What is electricity? Physics

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A bolt of lightning in the sky - what is electricity?

What is electricity? A bolt of lightning in the sky

What is electricity made of?

Everything in the universe is made of atoms.  Those atoms are made of electricity. Atoms are made of even smaller particles called protonsneutrons, and electronsElectricity is electrons that have gotten loose from their atom.

(More about electrons)

The protons and neutrons (NOO-trons) are packed tightly together in the middle of the atom. We call them the nucleus (NOO-klee-uss) of the atom.

Electrons in an atom

Around the nucleus there are electrons, orbiting around and around the nucleus. They orbit kind of the way that the earth goes around the sun. (But they’re not orbiting for the same reason. It’s not gravity.) There’s empty space between the electrons. So an atom is mainly empty space.

Electrons and electrical charge

Protons and electrons have electrical charges. Protons have a positive charge. Electrons have a negative charge (neutrons don’t have any charge). Because electrons and protons have opposite charges, the electrons and protons tend to move toward each other. It’s the same way the negative end of one magnet will tend to move toward the positive end of another magnet.

(More about how magnets work)

But because the electrons have a lot of forward momentum, the electrons don’t just crash into the nucleus.

(More about momentum)

The electrons have to keep moving forward. The combination of moving forward and moving towards the middle keeps the electrons going around and around the nucleus of the atom. Sometimes an electron does escape from its atom. It runs off to join another atom. That’s a little tiny bit of electricity. Again, electricity is electrons that have gotten loose from their atom.


Moving electricity through a circuit

Copper loses electrons easily

Some kinds of atoms lose their electrons more easily than others. It depends on whether the outer shell of electrons is full or not. For example, copper atoms have only one electron in the outer shell. That’s very unstable, and it’s easy for copper atoms to lose that electron. We call these kinds of unstable atoms metals. Electricity flows easily through copper, as the electrons move quickly from one copper atom to its neighbor.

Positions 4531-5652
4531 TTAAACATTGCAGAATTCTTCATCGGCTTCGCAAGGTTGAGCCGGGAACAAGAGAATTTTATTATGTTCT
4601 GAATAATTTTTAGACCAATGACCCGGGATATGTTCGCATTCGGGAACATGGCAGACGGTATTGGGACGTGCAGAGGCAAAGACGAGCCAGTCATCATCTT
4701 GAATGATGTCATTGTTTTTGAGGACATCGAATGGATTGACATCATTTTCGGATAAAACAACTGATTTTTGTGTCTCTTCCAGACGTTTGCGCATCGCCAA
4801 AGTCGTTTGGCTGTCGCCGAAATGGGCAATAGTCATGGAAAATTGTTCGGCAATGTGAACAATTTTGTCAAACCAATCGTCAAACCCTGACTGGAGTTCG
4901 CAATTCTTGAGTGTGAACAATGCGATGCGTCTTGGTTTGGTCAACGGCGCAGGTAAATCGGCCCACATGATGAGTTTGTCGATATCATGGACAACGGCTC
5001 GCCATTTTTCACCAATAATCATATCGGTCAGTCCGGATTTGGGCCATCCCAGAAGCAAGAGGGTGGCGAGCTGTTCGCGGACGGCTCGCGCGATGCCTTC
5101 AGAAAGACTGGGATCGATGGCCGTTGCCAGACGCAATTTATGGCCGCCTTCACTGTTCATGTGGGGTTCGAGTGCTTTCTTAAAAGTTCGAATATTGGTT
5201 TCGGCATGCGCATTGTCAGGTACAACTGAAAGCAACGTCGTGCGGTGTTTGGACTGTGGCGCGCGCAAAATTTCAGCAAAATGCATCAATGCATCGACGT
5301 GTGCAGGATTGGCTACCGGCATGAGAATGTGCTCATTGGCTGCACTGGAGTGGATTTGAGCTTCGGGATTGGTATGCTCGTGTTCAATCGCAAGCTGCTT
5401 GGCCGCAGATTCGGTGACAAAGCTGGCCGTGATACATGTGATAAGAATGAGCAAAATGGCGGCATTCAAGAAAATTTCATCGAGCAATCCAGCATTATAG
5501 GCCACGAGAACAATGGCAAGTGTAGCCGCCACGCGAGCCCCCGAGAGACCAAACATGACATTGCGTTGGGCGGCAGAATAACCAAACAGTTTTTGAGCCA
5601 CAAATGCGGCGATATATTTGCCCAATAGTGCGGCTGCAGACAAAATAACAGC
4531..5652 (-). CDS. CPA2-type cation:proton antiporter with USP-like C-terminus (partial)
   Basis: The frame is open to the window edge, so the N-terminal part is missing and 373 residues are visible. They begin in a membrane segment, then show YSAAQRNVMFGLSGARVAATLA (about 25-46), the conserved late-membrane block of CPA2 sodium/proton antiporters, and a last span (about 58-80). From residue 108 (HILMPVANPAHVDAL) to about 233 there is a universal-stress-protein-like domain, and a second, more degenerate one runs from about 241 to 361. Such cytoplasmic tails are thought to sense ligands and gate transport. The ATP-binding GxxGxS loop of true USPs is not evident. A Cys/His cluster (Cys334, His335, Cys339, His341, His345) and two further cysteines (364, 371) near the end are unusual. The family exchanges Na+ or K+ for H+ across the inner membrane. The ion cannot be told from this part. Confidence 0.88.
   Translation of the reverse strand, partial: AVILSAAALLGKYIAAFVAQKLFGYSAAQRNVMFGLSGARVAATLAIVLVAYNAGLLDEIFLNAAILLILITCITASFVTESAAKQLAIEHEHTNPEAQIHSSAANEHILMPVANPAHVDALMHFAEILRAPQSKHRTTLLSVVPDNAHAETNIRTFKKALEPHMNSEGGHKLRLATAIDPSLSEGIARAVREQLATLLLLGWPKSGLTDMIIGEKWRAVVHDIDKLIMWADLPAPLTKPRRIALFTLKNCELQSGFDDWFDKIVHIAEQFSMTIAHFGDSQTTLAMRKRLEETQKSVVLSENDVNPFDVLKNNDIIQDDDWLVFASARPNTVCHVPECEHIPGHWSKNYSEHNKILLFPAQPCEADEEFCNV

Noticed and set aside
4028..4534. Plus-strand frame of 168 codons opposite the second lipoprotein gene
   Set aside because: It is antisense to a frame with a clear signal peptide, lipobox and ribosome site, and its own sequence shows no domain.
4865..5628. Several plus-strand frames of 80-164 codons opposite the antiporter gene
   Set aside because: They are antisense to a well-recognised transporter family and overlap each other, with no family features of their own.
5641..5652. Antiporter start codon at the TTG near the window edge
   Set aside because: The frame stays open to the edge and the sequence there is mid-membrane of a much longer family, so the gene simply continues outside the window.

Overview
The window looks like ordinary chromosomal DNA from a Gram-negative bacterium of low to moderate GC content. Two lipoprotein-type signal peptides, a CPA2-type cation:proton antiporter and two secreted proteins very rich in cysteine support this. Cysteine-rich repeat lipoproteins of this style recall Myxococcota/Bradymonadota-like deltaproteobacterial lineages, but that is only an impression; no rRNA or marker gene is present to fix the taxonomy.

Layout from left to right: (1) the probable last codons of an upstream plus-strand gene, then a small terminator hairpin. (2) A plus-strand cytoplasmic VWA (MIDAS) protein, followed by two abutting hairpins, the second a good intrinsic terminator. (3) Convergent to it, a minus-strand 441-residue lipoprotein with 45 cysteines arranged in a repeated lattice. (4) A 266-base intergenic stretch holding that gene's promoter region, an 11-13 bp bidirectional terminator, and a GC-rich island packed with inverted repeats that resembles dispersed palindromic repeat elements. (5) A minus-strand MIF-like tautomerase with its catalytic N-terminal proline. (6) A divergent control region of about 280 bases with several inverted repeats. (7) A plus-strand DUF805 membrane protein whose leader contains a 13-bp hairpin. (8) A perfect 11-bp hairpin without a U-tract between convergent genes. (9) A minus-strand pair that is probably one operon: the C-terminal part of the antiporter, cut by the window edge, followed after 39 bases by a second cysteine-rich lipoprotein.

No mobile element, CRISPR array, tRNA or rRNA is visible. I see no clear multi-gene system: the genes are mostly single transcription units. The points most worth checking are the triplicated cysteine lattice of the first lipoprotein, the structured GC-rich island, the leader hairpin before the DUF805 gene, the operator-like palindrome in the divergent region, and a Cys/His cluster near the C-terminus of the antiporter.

Lightning is a kind of electricity

Electricity is all throughout space, because of the loose electrons in space. There are electrons inside stars, and on all planetsLightning is just one form of natural electricity.

Electricity inside your body

When life first got started on Earth, electricity probably had something to do with it. And inside your body, your thoughts are really little spurts of electricity that travel along your nerves and between cells in your brain. When a person has a seizure, that is when too much natural electricity gets loose in their brain.

How people use electricity

In the last two hundred years, people have learned to use electricity for their own purposes, to run machines. When we want to move electricity around (like through a cord to your computer), we make a long wire of copper atoms. That’s because electrons move easily from one copper atom to another.

(How people learned to use electricity)

When we want to keep electricity from moving (like out of the cord and onto your hand, where it would give you a shock), we make a wrapper out of rubber or plastic. That’s because electrons don’t move easily through those materials.

(More about the history of rubber)

We use electricity to heat our houses, light up dark rooms, cook food, run washing machines, and listen to music. Some people use electricity to run their car!

Learn by Doing: Build an Electric Motor
Or Build a Circuit Board
More about electric motors

Bibliography and further reading about electricity, plus some kits:

    

Physics
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By |2018-06-01T10:27:39+00:00August 16th, 2017|Physics|0 Comments
Cite this page: Carr, K.E. What is electricity? Physics. Quatr.us Study Guides, August 16, 2017. Web. December 9, 2018.

About the Author:

Dr. Karen Carr is Associate Professor Emerita, Department of History, Portland State University. She holds a doctorate in Classical Art and Archaeology from the University of Michigan. Follow her on Instagram, Pinterest, or Facebook, or buy her book, Vandals to Visigoths.

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